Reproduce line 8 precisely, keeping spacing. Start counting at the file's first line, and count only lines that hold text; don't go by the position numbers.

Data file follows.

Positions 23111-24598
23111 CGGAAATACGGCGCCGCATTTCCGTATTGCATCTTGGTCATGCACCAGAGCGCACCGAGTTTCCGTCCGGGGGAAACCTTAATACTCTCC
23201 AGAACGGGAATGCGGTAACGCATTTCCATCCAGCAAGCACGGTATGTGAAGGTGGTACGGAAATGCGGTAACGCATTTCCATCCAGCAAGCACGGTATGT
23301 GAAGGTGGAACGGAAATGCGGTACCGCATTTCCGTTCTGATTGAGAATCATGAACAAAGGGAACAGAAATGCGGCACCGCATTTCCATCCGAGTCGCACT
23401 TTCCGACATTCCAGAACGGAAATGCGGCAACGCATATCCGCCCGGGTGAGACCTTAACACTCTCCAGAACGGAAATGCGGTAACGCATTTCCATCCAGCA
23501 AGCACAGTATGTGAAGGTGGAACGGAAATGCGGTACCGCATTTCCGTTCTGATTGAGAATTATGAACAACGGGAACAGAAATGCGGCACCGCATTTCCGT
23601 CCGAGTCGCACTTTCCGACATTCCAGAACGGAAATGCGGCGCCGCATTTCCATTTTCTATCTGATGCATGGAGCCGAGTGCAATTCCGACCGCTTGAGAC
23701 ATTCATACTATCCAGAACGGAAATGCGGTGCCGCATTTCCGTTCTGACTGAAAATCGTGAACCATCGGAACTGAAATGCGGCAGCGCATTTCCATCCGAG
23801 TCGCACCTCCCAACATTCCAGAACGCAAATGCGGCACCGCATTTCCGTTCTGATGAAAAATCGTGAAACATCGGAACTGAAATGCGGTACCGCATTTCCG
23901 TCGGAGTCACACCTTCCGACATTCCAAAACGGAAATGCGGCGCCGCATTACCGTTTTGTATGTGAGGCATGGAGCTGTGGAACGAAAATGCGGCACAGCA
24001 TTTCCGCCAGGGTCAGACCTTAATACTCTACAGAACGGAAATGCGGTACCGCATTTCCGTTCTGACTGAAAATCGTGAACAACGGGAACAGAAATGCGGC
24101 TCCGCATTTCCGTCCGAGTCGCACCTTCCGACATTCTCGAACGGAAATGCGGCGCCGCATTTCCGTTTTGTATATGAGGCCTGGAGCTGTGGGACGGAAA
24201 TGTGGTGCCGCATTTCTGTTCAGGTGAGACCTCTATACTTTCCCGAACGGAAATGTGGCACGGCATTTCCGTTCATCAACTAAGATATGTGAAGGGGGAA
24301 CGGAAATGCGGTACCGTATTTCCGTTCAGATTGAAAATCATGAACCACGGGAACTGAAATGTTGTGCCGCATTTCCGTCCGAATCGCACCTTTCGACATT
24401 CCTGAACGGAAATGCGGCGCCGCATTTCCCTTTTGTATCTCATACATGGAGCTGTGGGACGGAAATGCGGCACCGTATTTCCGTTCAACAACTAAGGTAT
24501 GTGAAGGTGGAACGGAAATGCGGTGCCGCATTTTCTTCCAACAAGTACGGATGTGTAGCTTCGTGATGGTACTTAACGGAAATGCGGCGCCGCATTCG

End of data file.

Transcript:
23701 ATTCATACTATCCAGAACGGAAATGCGGTGCCGCATTTCCGTTCTGACTGAAAATCGTGAACCATCGGAACTGAAATGCGGCAGCGCATTTCCATCCGAG